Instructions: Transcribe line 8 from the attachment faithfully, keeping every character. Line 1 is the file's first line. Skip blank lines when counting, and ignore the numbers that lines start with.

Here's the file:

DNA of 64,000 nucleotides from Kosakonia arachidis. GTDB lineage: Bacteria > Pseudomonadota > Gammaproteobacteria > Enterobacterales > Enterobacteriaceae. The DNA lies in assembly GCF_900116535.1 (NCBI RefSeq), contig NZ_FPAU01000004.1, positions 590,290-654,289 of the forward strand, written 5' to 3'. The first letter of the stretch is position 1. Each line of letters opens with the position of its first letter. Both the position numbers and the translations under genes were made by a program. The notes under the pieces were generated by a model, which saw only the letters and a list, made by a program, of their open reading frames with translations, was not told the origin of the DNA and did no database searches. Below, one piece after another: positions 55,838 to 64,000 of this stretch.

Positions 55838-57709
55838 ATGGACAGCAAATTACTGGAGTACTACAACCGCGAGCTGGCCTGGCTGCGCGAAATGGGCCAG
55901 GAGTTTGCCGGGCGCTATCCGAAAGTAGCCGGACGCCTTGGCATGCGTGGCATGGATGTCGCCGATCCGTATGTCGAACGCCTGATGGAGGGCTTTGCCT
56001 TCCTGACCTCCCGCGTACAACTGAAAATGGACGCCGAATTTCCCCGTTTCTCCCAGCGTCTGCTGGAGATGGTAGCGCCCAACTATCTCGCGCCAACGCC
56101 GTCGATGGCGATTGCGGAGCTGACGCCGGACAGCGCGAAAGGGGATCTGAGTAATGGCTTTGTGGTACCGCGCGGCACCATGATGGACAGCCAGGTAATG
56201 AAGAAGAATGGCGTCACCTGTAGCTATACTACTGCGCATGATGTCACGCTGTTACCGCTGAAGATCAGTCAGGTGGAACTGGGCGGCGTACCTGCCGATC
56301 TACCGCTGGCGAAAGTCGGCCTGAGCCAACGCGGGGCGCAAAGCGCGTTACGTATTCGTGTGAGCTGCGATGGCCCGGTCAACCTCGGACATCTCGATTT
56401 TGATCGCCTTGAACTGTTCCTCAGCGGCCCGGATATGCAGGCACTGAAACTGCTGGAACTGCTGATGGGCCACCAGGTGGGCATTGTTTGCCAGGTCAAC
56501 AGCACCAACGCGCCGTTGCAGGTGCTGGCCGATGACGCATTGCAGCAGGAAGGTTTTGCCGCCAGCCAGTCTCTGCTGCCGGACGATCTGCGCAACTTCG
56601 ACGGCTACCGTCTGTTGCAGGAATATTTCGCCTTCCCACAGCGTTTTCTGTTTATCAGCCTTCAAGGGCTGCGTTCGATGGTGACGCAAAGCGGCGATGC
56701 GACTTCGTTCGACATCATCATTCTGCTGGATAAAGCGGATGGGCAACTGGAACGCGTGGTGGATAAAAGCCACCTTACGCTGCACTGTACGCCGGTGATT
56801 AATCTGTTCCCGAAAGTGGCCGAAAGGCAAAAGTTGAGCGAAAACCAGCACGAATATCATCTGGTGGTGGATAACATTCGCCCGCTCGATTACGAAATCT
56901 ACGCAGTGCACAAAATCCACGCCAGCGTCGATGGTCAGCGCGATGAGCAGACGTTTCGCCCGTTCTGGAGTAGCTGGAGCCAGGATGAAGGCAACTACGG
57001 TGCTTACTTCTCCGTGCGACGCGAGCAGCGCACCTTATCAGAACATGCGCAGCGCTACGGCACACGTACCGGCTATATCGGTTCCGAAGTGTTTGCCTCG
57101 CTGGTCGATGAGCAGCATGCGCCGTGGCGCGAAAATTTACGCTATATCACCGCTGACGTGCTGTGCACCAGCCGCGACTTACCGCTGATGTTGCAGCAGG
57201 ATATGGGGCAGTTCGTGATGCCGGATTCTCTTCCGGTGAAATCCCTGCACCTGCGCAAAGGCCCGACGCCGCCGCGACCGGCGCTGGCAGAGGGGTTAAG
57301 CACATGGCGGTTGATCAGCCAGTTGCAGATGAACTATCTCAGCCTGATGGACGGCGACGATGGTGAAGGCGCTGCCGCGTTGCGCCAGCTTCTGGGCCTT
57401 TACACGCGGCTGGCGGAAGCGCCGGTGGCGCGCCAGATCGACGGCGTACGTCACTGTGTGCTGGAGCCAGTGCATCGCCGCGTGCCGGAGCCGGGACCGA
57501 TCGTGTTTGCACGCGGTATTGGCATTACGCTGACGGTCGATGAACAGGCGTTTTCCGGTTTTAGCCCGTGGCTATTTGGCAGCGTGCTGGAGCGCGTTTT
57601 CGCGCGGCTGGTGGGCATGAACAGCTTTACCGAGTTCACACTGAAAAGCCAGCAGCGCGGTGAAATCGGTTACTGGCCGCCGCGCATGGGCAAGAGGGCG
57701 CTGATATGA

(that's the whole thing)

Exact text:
56301 TACCGCTGGCGAAAGTCGGCCTGAGCCAACGCGGGGCGCAAAGCGCGTTACGTATTCGTGTGAGCTGCGATGGCCCGGTCAACCTCGGACATCTCGATTT